Biodegradable does not mean flushable, but many consumers are unaware of the difference. When you flush a biodegradable wipe, you run the risk of damaging our sewer system because they will not break down. It is never a good idea to flush single-use wipes down the drain.
The clogs caused by biodegradable wipes can end up costing you thousands of dollars.
Being educated on this topic is not only important for the environment but can also save you from catastrophe.
Although at first, they sound similar, there is a huge difference between a material that’s biodegradable and one that’s flushable.
Continue reading to understand what these terms actually mean and what will happen if you continue to abuse our sewer system.
What does “biodegradable” mean?
According to the dictionary, this term refers to “a substance or object capable of being decomposed by bacteria or other living organisms.”
Biodegradable objects have the ability to decay over time, and in most cases will not cause harm to the environment.
Maybe you’re having a hard time understanding what biodegradable means because it is such a vague descriptor.
Here are a few examples of biodegradable items to give you a better understanding of the term…
- Animal remains
- Food waste
- Natural fabrics (cotton, wool, etc.)
As you can see, it’s clear that some of these items are not things you would consider actually flushing down your toilet.
So, does biodegradable mean flushable – the answer is no. Just because something is biodegradable does not mean it’s also septic safe.
What does “flushable” mean?
This term simply means that something is “suitable for disposal by flushing down a toilet.” The only items that are considered truly flushable by plumping authorities are waste and toilet paper, but in excess even these can cause clogs.
The sewer system is a very sensitive structure, and too much of anything can be the cause of a massive plumbing failure.
When calling something flushable, it does not mean that material is guaranteed not to cause an issue.
To prevent causing expensive issues, you need to use your best judgement in limiting the amount of any material that is flushed.
Remember, you could end up paying for bad choices in the future.
Are any biodegradable wipes flushable?
Most, if not all, biodegradable wipes are not suitable to be flushed into the sewer system.
These wipes will not disintegrate quickly enough and will stay solid well beyond their departure from your bathroom.
Unfortunately, the reason there is so much confusion about wipes and their disposal method is due to a loophole that companies use in their product labels.
Currently, there is still no requirement to prove “flushability” in order to label their wipes as such.
One wipe is a problem in itself, but when you consider the volume of wipes that will be generated by a large population, the risk grows exponentially.
What is a fatberg?
When a large number of wipes are released into the sewage system, they can become lodged in one area and accumulate a buildup of other substances like oil, grease or other non biological waste, resulting in a snowball effect.
These materials cling together and form a massive blockage called a fatberg.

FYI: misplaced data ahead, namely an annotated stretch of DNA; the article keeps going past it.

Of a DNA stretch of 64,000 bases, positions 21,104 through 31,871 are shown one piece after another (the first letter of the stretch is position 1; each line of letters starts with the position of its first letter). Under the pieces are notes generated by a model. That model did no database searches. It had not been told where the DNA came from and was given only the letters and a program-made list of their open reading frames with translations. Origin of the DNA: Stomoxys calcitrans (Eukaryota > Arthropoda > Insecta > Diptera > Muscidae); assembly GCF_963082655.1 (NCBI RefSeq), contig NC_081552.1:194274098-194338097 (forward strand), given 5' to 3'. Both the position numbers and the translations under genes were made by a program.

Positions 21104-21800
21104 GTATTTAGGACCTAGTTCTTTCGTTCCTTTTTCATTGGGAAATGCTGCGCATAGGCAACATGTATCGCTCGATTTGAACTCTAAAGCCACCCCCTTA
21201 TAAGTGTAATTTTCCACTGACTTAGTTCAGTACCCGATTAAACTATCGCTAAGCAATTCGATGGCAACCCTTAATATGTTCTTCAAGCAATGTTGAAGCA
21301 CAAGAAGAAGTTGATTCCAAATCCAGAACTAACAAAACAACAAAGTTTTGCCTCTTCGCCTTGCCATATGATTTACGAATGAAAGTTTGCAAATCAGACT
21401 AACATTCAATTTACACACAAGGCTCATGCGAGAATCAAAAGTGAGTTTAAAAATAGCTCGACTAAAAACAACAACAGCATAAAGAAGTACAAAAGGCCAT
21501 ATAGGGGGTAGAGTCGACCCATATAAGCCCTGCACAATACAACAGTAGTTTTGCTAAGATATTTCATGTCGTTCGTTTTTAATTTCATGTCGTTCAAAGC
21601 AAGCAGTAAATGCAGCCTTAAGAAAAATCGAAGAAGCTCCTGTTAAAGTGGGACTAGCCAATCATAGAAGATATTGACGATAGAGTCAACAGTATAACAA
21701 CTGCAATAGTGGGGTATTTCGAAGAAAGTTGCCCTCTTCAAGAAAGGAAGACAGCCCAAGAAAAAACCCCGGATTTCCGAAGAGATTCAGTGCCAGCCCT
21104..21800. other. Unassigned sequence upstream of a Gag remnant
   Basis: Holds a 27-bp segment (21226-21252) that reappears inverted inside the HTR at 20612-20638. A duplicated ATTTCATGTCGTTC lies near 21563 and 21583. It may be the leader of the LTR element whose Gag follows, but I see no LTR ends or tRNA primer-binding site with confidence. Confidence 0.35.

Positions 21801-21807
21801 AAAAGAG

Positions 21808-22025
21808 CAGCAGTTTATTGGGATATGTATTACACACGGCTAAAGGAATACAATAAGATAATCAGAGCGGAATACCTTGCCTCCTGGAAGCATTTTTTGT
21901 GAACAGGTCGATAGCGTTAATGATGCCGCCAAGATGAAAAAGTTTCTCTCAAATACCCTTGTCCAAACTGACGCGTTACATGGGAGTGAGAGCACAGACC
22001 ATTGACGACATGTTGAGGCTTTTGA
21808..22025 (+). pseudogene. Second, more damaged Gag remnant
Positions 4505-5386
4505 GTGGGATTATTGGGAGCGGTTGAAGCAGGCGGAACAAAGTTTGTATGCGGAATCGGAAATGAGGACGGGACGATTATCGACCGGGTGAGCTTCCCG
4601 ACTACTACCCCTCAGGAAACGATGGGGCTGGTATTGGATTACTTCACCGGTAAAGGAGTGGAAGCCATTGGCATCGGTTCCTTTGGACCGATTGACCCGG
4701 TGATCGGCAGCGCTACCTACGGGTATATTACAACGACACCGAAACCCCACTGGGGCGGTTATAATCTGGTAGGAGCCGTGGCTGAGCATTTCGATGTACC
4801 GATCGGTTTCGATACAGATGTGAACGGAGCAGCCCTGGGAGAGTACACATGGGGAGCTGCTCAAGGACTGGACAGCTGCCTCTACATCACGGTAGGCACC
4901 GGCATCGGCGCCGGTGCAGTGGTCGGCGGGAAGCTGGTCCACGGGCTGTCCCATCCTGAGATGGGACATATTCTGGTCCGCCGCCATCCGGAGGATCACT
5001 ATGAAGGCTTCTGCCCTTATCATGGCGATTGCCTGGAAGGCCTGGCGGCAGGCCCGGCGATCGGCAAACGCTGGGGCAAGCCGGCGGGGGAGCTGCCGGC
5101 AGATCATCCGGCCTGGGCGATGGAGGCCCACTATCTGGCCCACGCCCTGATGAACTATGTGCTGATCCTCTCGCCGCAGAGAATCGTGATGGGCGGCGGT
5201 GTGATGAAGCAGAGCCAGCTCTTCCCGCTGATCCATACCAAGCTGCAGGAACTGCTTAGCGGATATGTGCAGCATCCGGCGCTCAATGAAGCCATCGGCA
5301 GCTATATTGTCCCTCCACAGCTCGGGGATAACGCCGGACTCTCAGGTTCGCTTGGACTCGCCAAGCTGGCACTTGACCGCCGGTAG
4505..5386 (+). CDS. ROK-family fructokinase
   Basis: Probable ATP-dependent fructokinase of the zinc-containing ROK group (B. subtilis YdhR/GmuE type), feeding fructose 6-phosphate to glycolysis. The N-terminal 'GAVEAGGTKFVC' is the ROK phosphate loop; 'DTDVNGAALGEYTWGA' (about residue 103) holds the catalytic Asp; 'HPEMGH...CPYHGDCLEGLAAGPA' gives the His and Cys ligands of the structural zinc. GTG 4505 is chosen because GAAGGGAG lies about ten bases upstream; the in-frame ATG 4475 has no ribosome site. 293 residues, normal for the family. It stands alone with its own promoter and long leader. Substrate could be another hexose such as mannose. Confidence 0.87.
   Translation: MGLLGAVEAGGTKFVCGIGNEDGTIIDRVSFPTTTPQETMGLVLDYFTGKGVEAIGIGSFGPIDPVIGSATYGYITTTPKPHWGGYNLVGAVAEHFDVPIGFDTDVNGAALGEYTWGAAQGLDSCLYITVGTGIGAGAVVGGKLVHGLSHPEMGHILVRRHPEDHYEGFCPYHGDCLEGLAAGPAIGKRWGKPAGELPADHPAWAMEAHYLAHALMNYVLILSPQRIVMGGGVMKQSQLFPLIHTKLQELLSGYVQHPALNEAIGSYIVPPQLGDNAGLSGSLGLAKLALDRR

Fatbergs are no joke, they have the potential to grow to over 800 feet long, and sometimes weigh “more than four humpback whales” combined.
In June of 2019 a beach was closed down due to the overflow of 15,000 gallons of sewage that contaminated nearby ocean water.
This was caused by a fatberg that had built up over time and eventually caused devastating structural damage.
What happens to a biodegradable wipe after it’s flushed?
When you ignore plumbing recommendations and flush single-use toilet wipes that will not break down quickly enough in the sewer system, you are contributing to a problem that could impact your entire neighborhood.
Unfortunately, something as seemingly innocuous as toilet wipes are one of the biggest causes of sewer blockages.
Once you flush a biodegradable wipe, even one that claims to be flushable, it continues to travel throughout the sewer system unable to completely break down.
On its journey through the pipes, there are several places your “flushable” wipe could contribute to disaster:
- Private sewer laterals, septic systems, and sewer lines can overflow and cause property damage.
- Sewer collection systems can become obstructed by a large collection of foreign materials that will not break down, possibly resulting in sewer spills.
- Wastewater pumps can get clogged by wipes and experience system failure or other expensive damage to equipment.
- Water treatment facilities will be overrun with masses of wipes that completely disrupt the filtration process.
- If your wipe hasn’t managed to clog a component of our sewage infrastructure, it can move on to affect our environment. Even when a disposable wipe has broken down into smaller pieces, those fragments have the potential to poison natural ecosystems.
Once you take a look at all the areas your wipe can negatively impact, it’s clear that the risks associated with flushing your wipe outweigh the convenience of a quick disposal method.
Although it is true that wipes are a huge problem for sewage systems and our environment, they are not going away any time soon.
Wipes have become a common household product and a bathroom staple in many homes.
If you want to continue using wipes, there are ways to make sure you cause as little damage as possible.
In order to maintain the efficiency of our sewage system, it’s important to dispose of wipes through the trash.
Even when your wipes claim to be “biodegradable” and “flushable” they can be harmful, so it’s best to be safe rather than sorry.
Do the environment a favor and avoid flushing any materials down the toilet other than waste and toilet paper.
You’ll not only be maintaining your local sewage system, but you’ll also be saving yourself a ton of money in repair costs.